The Language of Food
Riso al Forno alla Siciliana

Focaccia ai Quattro Sapori


I am in Italy at my mother's house for three weeks. It is beautiful here, and hot, and I am stuck indoors most of the time, writing recipe headnotes for the German baking book, which is due to the publisher on October 1st.


The good thing is that this means that soon - soon! - we shall have a title. Maybe even a subtitle. I am so ready to give this baby a name. Also to stop baking cake every other day, but that is a story for another time.

Back to Italy: As I have mentioned too many times to count, my mother is not a big fan of, um, cooking. She mostly just endures it, though a few recipes have managed to rouse some enthusiasm out of her, like Deb's carrot-harissa salad that I think she makes at least once a month. With gusto! Go figure.

Since we are here for three whole weeks and both Max and Hugo require more at mealtimes than a green salad snipped from the garden and the closest grocery store is a 15-minute car ride and every time one of us mentions having to leave the inflatable kiddie pool because we need more groceries another certain someone starts screeching and yelping like some sort of mortally wounded small mammal and it's just easier for everyone to keep that kind of nonsense to a minimum, I started meal planning when we got here. I work 4 to 5 days in advance. We're not talking complicated stuff here - oftentimes meals are just pasta with a sauce (spaghetti with clams, or gnocchi with butter and sage, for example) and a boiled vegetable, but it helps so much to have it written all down and shopped for. In fact, I'm not sure who's more pleased with this development, me or my mother.

To fill in a few holes here and there in the menu planning (we can't, after all, eat pasta every day, though my husband and child would be thrilled if we did), I went through a few of my mother's random recipe booklets that she tucks inside a cupboard. In one of them, I found a very promising recipe for something called Focaccia ai quattro sapori. I promised the good people on Instagram that if it turned out to be any good that I'd blog about it. And guess what.



What it is is a big square piece of plain dough topped with sautéed Swiss chard, halved cherry tomatoes, sliced mozzarella and anchovies. It helps, of course, that the chard came from the garden and the tomatoes taste like candy and the mozzarella is soft and funky and the anchovies rich and meaty, but something tells me that even with less-than stellar ingredients, this will still taste pretty darn good.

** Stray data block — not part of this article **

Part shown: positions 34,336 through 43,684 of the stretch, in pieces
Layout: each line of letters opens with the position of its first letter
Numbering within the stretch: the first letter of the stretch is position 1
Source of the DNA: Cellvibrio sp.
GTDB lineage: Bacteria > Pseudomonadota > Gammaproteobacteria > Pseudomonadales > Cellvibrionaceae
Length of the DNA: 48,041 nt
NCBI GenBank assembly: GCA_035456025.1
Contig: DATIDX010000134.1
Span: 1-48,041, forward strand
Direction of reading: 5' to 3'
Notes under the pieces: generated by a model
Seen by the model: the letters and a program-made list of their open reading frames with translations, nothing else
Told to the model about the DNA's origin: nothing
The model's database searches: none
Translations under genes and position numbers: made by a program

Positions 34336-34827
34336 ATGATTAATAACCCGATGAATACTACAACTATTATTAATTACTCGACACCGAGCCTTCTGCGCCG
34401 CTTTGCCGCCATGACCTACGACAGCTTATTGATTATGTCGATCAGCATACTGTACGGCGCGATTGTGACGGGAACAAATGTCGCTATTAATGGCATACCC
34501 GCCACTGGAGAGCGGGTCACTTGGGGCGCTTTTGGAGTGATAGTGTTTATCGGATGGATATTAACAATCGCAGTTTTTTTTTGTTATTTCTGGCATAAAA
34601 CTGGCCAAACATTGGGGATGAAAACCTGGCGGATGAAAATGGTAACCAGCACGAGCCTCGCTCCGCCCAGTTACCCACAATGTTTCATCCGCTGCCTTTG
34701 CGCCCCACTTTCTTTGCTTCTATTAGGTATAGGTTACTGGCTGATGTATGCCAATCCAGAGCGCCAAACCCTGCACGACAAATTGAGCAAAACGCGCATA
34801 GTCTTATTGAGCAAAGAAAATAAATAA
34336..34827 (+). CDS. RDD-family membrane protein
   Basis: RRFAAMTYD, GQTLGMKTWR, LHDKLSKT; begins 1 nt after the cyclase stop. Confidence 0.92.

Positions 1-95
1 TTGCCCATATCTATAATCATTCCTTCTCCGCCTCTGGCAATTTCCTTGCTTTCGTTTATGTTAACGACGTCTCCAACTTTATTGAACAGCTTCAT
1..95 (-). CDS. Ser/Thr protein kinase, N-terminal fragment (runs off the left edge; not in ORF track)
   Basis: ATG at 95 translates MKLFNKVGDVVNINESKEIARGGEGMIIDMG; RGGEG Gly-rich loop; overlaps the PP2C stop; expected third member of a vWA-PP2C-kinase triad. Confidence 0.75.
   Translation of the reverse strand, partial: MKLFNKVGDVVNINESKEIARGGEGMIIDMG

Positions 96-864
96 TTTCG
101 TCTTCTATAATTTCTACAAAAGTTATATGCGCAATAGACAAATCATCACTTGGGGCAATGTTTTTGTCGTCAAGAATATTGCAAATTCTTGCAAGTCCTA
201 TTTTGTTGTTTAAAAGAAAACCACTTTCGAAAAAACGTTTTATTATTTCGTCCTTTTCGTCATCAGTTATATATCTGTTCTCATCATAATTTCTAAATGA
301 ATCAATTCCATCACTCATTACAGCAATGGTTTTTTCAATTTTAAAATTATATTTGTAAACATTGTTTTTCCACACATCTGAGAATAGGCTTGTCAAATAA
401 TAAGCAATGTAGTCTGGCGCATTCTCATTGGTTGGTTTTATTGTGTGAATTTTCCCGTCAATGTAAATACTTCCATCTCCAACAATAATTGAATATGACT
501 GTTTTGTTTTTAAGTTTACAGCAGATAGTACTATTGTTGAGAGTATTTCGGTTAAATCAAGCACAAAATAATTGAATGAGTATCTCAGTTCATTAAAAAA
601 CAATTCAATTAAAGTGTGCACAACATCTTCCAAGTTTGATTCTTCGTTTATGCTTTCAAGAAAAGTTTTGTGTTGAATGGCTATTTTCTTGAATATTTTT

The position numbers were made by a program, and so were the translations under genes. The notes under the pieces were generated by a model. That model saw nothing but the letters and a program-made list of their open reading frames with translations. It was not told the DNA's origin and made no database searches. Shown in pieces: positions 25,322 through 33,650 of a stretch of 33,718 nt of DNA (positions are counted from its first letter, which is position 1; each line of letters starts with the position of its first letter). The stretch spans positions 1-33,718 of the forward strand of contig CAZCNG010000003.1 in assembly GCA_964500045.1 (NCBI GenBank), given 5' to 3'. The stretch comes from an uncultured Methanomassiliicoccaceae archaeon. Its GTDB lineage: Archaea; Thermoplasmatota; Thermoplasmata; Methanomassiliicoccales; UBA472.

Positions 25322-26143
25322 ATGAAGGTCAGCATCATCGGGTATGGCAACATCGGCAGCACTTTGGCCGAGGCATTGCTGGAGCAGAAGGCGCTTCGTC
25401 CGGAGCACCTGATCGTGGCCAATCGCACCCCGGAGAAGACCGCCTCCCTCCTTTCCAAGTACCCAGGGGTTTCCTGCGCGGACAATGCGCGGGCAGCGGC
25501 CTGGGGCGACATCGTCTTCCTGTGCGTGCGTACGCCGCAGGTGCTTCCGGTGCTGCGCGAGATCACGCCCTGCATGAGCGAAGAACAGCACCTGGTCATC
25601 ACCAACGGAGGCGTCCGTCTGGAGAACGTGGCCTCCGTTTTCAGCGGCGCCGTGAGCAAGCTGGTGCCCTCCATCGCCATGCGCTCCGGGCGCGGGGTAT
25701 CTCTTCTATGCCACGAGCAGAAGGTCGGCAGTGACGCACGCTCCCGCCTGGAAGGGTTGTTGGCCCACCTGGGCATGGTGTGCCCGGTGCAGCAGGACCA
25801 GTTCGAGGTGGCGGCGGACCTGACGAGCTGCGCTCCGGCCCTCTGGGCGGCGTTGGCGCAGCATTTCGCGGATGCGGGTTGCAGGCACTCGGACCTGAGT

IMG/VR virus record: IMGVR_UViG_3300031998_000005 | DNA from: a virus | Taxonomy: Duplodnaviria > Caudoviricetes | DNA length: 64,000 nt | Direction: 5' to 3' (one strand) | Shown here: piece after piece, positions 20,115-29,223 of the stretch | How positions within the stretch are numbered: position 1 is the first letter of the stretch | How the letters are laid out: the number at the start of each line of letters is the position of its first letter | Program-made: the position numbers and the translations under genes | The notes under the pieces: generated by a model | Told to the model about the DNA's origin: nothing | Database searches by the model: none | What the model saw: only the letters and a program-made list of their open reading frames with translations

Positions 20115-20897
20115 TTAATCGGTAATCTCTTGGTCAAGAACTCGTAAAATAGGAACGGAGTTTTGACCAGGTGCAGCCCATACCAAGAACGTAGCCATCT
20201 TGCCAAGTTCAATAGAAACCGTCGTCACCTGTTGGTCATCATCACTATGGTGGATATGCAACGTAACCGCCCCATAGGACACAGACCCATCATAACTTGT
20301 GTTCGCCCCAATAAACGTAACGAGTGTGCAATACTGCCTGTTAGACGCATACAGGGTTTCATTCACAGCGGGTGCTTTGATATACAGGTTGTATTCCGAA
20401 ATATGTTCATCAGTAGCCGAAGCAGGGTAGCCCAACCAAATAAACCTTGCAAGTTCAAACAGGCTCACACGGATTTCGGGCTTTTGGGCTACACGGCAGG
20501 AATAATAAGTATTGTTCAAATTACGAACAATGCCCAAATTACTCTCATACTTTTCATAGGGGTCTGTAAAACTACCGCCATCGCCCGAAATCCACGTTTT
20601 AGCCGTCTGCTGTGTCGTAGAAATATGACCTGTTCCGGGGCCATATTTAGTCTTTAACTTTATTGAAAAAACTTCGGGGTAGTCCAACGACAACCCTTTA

So here you go, no more dilly-dallying:

Focaccia ai quattro sapori
Serves 6 as an appetizer or 4 as a meal with a salad

1 batch pizza dough*
Olive oil
2 big handfuls Swiss chard (unless the stalks are quite thin, strip the leaves from the stalks and use the stalks for something else)
1 ball of mozzarella, halved and sliced
2 handfuls cherry tomatoes, halved
4-5 anchovies in oil, halved

1. Line a baking sheet with parchment paper. Pat and pull the prepared dough out onto the sheet until relatively even and thin. I made a crust, but next time I wouldn't. Do as you like.

2. Heat the oil in a small sauté pan and sauté the Swiss chard leaves until dark and wilted, 3-5 minutes. Season with salt.

3. Distribute the sautéed chard evenly over the crust. Distribute the mozzarella evenly over the chard. Distribute the cherry tomatoes and then the anchovies evenly over the pizza. Drizzle with a little extra olive and sprinkle with two small pinches of salt. Set aside while you preheat the oven to 190C/375 F.

4. Bake for 30 minutes. Remove and let cool at least 5 minutes before slicing into squares and serving. My mother and I liked this best as an aperitivo before dinner and ate a couple squares apiece. My husband liked it best as dinner and basically housed the rest.

*If you are lucky enough to live near a pizzeria or store that sells freshly made pizza dough, just buy that. Otherwise, make your favorite pizza dough. If you don't have a favorite pizza dough, try this: Measure out 300 grams of flour (about 2 1/2 cups) and put in a bowl. Add 1 teaspoon instant yeast (not active dry!). And about a 3/4 teaspoon of salt. Then add about 2/3 cup of water (160 ml) and stir with your fingers. Add 1-2 tablespoons of oil and keep stirring. You may need a little more flour or a little more water, it sort of depends on where you are. When the dough is shaggy but holding together, dump it out onto your work surface and knead. You can use some flour to keep the dough from sticking too much as you knead, but try not to add too much, which will make the dough stiff. It's always best to make a slightly looser dough than a too-tight one. When the dough is no longer sticky and is nicely smooth, put a drop of oil in the bowl, return the dough to the bowl, rub with a little more oil and cover with a cloth. Set it aside in a warm, draft-free spot for an hour. Then proceed with the recipe above.